Torah abuse

If there exists Jews willing to join the national-occupationists trend and go so far as to make ‘a greater Israel’…..the essential element of their faith, a religious commandment, well then, these people have become the heirs of worshippers of the golden calf who also proclaimed: “Behold your God, O Israel.” The golden calf need not be made of gold. It may also be called “nation”,“land”, “State.”

Yeshayahu Leibowitz 1968

Anshel Pfeffer’s  public evisceration (below) of far right Knesset member Smotrich’s abuse of Torah simply highlights the ignorant usage of holy words to justify rampant injustice. Several Christian exegetes have done similar work  on the false doctrine of Christian Zionism  As Kairos Palestine wrote on its 9th anniversary: We call out Christian groups who openly support Israel in its colonial policies and continuous occupation, and who use the Bible to give it theological justification.

Pfeffer abridged

Bezalel Smotrich peppered his short eight-minute speech June 9  with quotes from the Bible, the Talmud and the Midrash. He didn’t look down at his notes. He’s a ben Torah, fluent in the canonical texts. And yet at the same time so ignorant.

Yes, he said, “We want the Justice Ministry, because we want to return our judges as of old… We want to return the law of the Torah to its place.” Smotrich promised to return Israel to the glory days of King David. He may as well have promised his ecstatic audience to resurrect King Arthur and the Knights of the Round Table.

It’s incredible, but a man who has spent so many years of his life in yeshivas still thinks that the Jewish people in all its iterations, including the ancient kingdoms of the House of David, ever managed their affairs according to the “law of the Torah.”

Yes, there are in the Torah and Talmud detailed chapters on jurisprudence, the laws of evidence and the lines on which a Jewish court system should be run. But not only is there little, if any, evidence of periods when Jewish nations or communities were ruled by such judiciaries, but all the evidence from just about every period points to the Jewish leaders, kings, prophets, judges, high priests, exilarchs, and yes, also the rabbis, ruling according to their political circumstances.

Jewish society, whether in the ancient homeland kingdoms or in exile, was always characterized, as it is today, by tension between state and religion. The highest accolade the Tanakh ever gives a king is that he “did what was right in the eyes of God.” Not that he subjected himself to judges ruling by the laws of the Torah.

Yes, religious Jews pray three times a day to God “to return our judges as of old,” as Smotrich pointed out on Twitter. But it’s a utopian vision that ends with the words: “and rule over us God, on your own, in grace and mercy.” Smotrich also insisted in subsequent interviews and on social media that he meant the rules of the Torah “adapted for 2019.” Surely he had no intention to stone homosexuals to death. But then who gets to decide how to adapt the Torah for our times?

Xenophobia, racism and any other form of oppression of minorities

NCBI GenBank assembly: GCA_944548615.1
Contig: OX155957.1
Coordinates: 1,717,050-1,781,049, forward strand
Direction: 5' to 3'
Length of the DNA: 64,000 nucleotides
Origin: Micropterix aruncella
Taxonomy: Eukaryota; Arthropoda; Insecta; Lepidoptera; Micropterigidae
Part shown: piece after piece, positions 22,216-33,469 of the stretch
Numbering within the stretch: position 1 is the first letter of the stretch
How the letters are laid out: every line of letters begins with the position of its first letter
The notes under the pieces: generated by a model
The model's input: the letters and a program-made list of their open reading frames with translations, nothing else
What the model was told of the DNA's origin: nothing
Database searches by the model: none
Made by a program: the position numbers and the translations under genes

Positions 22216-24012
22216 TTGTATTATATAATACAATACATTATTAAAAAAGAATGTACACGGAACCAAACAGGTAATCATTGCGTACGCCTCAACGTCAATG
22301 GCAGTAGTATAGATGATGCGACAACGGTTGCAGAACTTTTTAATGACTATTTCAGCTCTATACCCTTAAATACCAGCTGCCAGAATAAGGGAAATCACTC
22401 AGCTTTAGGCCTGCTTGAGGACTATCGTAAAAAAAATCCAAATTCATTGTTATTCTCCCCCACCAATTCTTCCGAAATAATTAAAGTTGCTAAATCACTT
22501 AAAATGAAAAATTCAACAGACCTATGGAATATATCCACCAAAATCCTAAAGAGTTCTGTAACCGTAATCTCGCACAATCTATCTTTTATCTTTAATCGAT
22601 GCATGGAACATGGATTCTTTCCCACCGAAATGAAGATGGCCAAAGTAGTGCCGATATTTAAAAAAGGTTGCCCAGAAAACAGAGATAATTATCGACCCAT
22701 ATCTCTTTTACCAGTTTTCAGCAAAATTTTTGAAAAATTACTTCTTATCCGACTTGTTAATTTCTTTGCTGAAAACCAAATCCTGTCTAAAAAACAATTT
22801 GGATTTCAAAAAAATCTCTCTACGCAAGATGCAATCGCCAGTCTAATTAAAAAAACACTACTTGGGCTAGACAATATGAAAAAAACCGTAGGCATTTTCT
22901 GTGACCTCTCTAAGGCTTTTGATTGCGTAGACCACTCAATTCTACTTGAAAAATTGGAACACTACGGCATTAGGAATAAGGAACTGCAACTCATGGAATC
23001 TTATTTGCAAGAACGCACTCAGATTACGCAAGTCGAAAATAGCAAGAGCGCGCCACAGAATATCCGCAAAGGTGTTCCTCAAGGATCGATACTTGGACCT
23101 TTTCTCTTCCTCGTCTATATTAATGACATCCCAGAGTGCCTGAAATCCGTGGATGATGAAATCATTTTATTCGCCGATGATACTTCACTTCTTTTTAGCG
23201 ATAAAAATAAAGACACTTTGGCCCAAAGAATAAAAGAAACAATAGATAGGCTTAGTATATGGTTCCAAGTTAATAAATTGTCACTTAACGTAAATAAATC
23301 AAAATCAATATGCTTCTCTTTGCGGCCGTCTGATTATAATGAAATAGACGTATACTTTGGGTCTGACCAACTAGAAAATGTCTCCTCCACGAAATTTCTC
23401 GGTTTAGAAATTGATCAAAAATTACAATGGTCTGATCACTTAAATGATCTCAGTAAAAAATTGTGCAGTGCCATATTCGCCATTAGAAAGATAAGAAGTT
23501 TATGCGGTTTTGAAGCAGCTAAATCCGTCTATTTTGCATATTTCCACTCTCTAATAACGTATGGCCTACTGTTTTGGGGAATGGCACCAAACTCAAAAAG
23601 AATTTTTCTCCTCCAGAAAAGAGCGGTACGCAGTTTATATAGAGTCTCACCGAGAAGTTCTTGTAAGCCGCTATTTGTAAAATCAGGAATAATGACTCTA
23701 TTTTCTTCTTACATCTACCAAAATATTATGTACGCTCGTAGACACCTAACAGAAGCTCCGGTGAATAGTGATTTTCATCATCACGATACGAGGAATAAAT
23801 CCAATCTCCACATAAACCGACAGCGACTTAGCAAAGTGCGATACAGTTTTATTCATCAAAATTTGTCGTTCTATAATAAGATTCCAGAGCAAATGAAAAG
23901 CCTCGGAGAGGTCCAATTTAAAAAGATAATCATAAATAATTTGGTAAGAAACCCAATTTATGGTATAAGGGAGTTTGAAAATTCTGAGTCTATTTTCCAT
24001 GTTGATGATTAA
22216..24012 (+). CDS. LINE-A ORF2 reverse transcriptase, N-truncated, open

When far-right politicians like Smotrich invoke the “laws of the Torah,” or in other countries, “Judeo-Christian” or “traditional family values” or just about any other allusion to a purer mythological past, they are always doing so we won’t call them out for their xenophobia, racism, misogyny, homophobia and any other form of oppression of minorities by the moral majority. It’s pure deflection.

And it allows other politicians to deflect as well. Just as Benjamin Netanyahu did when he tried to distance himself from his political ally Smotrich with a one-sentence statement – “The state of Israel will not be a state of halakha (rabbinical law).” Of course Netanyahu doesn’t want to denounce Smotrich’s racism and his insistence that Israel continue ruling another people. 

There is no such thing as a state run by rabbinical law, there never was and rabbinical law doesn’t have the tools to run a state anyway. It didn’t have them 2000 years ago when Jews were still sovereign in this land and the Pharisees, whose interpretation of the Torah serves as the basis for today’s halakha, were just one of a number of competing brands of Judaism.

Israel’s limited and fragile democracy is not threatened by a state run on Biblical law. The religious Zionist community that Smotrich represents is at most five percent of Israel’s population, probably less. The larger national-religious community doesn’t want Israel to be a theocracy, and the ultra-Orthodox perhaps do – but they are waiting for the Messiah to come and establish it.

What does threaten Israeli democracy is racism, occupation, corruption and resentment of the system, of which Smotrich is just one of many proponents. The way to confront him is not to buy his claim of representing Torah and Judaism.

His is a narrow and very selective interpretation of Jewish law and ethics anyway. As by necessity, any modern interpretation is. After all, just 16 verses before the Torah’s commandment against homosexuality is the one commanding us to love the stranger in our land for we were strangers in Egypt.

As we celebrate Shavuot, the festival of the giving of the Torah, this weekend, we would do well to remember that Smotrich and his ilk have constructed a Torah that fits their nationalist-supremacist purpose.